What is the prevalence of cor pulmonale?

Updated: Dec 15, 2017
  • Author: Derek Leong, MD; Chief Editor: Henry H Ooi, MD, MRCPI  more...
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Answer

Answer

Although the prevalence of COPD in the United States is reported to be about 15 million, the exact prevalence of cor pulmonale is difficult to determine, as physical examination and routine tests are relatively insensitive for the detection of pulmonary hypertension and RV dysfunction.

Cor pulmonale is estimated to account for 6-7% of all types of adult heart disease in the United States, with chronic obstructive pulmonary disease (COPD) due to chronic bronchitis or emphysema the causative factor in more than 50% of cases. Mortality in patients with concurrent COPD and cor pulmonale is higher than that in patients with COPD alone. In addition, cor pulmonale accounts for 10-30% of decompensated heart failure–related admissions in the United States. [6]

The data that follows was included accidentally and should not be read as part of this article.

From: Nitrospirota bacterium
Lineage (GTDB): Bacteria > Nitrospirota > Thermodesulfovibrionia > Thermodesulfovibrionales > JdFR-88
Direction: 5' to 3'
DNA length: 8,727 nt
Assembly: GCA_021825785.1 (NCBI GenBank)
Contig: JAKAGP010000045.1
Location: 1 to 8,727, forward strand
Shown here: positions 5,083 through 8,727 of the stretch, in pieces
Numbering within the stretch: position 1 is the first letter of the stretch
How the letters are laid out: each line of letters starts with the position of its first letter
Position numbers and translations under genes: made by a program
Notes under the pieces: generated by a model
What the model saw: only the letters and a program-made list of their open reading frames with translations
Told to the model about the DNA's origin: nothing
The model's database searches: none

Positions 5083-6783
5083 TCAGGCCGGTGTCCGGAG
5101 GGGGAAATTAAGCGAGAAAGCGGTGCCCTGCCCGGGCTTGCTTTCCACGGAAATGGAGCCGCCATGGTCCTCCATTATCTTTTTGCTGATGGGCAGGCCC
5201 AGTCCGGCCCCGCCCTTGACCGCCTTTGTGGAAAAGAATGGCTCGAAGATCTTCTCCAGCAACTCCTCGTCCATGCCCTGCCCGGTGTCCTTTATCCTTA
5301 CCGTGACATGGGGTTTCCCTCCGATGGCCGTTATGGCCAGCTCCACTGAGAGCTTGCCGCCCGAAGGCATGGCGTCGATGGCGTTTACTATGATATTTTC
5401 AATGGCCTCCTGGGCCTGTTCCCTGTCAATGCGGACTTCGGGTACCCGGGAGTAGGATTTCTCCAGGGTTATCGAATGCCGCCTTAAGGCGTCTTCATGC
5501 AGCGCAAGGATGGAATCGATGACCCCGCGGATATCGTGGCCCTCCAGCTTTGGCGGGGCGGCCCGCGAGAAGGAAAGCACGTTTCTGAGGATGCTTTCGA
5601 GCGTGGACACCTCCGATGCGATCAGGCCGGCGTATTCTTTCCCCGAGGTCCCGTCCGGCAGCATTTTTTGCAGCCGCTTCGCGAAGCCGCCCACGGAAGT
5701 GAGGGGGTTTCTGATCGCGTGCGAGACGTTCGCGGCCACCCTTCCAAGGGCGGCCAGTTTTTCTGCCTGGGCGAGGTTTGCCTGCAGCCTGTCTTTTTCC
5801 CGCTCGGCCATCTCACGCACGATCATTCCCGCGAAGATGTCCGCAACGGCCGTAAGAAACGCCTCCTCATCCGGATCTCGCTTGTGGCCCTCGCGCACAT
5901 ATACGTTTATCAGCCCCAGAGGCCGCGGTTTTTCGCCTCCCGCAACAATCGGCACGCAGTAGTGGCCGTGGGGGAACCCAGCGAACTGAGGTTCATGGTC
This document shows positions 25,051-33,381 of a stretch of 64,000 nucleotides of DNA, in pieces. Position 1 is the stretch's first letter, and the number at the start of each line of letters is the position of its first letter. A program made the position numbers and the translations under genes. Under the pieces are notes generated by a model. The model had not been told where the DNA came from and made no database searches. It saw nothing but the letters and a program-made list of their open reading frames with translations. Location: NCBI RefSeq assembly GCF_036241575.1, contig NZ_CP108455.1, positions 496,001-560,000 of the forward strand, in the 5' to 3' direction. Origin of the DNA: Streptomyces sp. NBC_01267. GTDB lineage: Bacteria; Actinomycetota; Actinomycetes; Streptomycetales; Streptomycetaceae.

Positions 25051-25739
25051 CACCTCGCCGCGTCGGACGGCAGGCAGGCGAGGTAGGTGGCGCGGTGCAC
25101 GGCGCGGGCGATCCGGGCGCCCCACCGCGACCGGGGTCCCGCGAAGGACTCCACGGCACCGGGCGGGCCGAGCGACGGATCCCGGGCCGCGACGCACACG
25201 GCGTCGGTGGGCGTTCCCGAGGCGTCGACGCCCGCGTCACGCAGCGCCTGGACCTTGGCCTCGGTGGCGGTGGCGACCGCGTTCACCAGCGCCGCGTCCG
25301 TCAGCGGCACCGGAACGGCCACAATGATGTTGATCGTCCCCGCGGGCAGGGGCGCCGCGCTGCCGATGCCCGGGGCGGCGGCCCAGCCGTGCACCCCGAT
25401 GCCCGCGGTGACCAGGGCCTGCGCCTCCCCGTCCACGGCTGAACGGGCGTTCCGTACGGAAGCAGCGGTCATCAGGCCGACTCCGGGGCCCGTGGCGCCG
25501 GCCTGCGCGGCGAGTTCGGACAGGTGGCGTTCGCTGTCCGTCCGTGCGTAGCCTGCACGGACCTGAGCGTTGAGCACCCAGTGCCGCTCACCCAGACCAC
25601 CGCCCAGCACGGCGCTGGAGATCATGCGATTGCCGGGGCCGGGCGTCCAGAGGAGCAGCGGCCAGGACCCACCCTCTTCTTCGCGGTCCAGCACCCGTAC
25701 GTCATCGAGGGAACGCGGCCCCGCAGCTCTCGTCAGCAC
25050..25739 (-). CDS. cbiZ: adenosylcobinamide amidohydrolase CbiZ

In contrast, acute cor pulmonale is usually secondary to massive pulmonary embolism. Acute massive pulmonary thromboembolism is the most common cause of acute life-threatening cor pulmonale in adults; 50,000 deaths in the United States are estimated to occur per year from pulmonary emboli and about half occur within the first hour due to acute right heart failure.

Globally, the incidence of cor pulmonale varies widely among countries, depending on the prevalence of cigarette smoking, air pollution, and other risk factors for various lung diseases. [7]


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